In 2015, the Association of Southeast Asian Nations (ASEAN) unilaterally agreed upon a charter dedicated and committed to sustainable development for the people in the ASEAN community. Setting a goal for 2025, this very same charter looked towards an ASEAN Community Vision, which emphasised a regional focus on environmental protection for the present and future. Understanding the risks of climate change and its impending consequences, the ASEAN Community Vision 2025 was geared towards adapting and responding to climate change threats while furthering progress in green technology and development.
Fast forward to the present day, and sustainability remains a crucial goal above all other current topics. Never too far from the zeitgeist of concerns, the need for stronger sustainable practices is everpresent. Chief among the focus sectors outlined by the ASEAN Taxonomy for Sustainable Finance are industries such as agriculture, forestry, fishing, and manufacturing. It stands to reason that these industries, with their heavy interaction with the natural environment, possess the most impact when it comes to sustainable practices. Yet, not far behind, the idea of scientific and technical processes is crucial to enabling sustainable practices within these focus industries.
Technology that drives sustainability – a role suited particularly for hard tech.
Hard tech refers to any tech solutions or inventions produced to change how the world looks at a situation. Usually consisting of huge investments with a massive risk profile, these solutions aren’t meant to be mass-market profitable but rather to revolutionise the way humankind approaches typical concepts. An example of hard tech can be seen in Elon Musk’s company Tesla and its heavy push toward electric self-driving cars, which aim to reduce society’s reliance on fossil fuels.
The difference between hard tech and its counterpart, soft tech, is that the latter focuses purely on profit. The intent is clear – developers and startups shoot for a strong brand while maximising their user base, ultimately selling the company for a profit after a market evaluation is completed.
On the other hand, hard tech has a far nobler goal in mind, with profits taking a backseat. hese solutions go beyond sustainable examples such as Green Computing, a process-based approach designed to limit the harmful effects of manufacturing tech components. While Green Computing understands that every aspect of modern technology carries a carbon price tag and tries to reduce it, hard tech is a systemic approach aimed at overhauling tech entirely.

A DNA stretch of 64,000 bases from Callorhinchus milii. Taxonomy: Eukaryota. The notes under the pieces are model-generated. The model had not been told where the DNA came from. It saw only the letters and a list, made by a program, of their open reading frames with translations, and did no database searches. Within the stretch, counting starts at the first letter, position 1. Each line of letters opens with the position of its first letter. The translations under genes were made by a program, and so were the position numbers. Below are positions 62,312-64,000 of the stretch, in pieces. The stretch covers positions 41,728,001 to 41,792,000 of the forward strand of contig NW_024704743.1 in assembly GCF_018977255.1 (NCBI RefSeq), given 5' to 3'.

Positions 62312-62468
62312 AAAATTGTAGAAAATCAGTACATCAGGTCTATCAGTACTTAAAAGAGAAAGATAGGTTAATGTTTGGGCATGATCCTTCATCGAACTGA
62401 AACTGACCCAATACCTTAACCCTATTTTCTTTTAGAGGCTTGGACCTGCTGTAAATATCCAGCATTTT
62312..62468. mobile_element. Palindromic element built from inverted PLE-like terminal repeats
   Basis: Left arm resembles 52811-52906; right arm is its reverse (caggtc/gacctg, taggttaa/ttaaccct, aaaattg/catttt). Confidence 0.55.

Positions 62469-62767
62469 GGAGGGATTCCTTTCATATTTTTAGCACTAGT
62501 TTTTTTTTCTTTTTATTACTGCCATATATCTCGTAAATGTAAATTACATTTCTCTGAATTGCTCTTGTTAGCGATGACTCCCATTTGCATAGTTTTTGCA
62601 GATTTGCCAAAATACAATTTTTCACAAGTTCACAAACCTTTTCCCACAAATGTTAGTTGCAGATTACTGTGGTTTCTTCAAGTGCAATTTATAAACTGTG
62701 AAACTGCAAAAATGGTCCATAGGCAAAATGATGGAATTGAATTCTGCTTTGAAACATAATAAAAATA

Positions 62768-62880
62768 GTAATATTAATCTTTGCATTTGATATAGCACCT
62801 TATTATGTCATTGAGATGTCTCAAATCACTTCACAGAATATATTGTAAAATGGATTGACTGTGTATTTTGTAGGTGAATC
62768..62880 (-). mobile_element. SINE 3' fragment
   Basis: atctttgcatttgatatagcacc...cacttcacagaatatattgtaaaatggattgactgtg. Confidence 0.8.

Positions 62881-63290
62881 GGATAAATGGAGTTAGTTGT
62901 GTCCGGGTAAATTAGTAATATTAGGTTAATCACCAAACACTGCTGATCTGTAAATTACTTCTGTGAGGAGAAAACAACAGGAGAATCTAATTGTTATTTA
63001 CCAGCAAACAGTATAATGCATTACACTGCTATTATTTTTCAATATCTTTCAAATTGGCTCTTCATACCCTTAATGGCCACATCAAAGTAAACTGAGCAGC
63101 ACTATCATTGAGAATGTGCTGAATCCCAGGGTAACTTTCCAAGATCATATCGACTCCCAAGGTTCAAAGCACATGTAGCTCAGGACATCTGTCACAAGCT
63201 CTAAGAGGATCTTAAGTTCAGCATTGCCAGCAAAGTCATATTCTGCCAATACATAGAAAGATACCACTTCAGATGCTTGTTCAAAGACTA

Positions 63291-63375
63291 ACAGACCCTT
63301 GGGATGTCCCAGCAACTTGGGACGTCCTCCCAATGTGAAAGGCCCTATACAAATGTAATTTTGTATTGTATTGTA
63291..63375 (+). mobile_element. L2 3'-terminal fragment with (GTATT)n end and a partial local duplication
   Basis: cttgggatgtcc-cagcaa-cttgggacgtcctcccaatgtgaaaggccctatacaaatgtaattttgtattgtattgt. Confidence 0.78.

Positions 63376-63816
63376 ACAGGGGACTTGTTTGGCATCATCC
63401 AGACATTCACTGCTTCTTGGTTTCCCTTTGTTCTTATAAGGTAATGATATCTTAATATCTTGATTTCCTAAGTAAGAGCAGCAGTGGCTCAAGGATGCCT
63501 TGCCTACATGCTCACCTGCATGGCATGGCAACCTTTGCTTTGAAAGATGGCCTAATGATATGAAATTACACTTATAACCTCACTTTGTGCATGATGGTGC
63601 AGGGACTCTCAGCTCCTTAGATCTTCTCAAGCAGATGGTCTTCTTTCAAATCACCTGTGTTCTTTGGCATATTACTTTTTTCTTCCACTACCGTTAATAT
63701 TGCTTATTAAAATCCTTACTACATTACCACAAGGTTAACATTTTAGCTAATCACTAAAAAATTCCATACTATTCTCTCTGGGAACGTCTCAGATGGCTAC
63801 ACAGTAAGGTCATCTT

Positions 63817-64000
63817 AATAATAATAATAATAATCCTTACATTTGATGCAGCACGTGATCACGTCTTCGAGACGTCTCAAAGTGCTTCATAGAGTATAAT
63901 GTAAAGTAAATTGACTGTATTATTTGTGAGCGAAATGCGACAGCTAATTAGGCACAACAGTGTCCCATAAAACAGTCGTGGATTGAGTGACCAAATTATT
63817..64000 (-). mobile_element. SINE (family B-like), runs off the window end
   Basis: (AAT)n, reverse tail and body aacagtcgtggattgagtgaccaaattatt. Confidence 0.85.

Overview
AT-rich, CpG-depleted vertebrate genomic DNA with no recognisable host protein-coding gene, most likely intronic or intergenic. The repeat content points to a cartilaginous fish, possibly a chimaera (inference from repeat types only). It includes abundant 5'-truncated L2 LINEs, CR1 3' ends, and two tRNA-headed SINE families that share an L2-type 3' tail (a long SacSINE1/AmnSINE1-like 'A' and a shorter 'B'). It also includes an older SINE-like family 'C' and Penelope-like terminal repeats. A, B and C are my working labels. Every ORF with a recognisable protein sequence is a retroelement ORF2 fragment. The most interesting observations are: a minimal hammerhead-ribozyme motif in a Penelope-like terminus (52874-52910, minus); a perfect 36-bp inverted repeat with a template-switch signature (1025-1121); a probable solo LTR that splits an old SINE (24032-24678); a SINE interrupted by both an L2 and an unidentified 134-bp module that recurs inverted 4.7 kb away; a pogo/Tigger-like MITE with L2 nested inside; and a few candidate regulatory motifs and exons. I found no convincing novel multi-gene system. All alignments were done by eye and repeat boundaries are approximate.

Technology’s contribution to sustainability in the ASEAN region cannot be ignored in the ASEAN region. Unlocking opportunities for ESG investments, contributions, and assets in groundbreaking technology geared towards mitigating the impact of climate change is estimated to pass 53 trillion USD by 2025. These investments go a long way towards funding big-budget overhauls and building infrastructure for green initiatives such as renewable energy.
Furthermore, ASEAN’s internet penetration rate currently stands at a whopping 69%, and experts estimate that additional data centres will be needed to keep up with the rapid demand. Innovative green technologies such as Green Data Centres offer a value proposition in which sustainable growth can be achieved. Through solar power deployment and thermal hybrid air conditioning, Green Data Centres reduce potential carbon emissions while achieving the same operational efficiency.
Through a four-stage process, technology also helps speed up the journey towards net-zero emissions. It all starts with process optimisation, where cloud-based data and digital platforms drive decision making, to carbon data transparency, which provides system-wide visibility to drive sustainable choices and behaviour. These two stages offer pertinent and valid information that would be otherwise unobtainable, to help major organisations make eco-conscious decisions. The following two stages of circular products and services, as well as data ecosystems and ventures, incentivise action amongst stakeholders and consumers to ensure their buy-in towards a greener future.
Now more than ever, businesses and investors ought to pay attention to ESG factors and make investment decisions accordingly. The underlying key lies in sustainability, whether for more robust long-term returns or a greener tomorrow.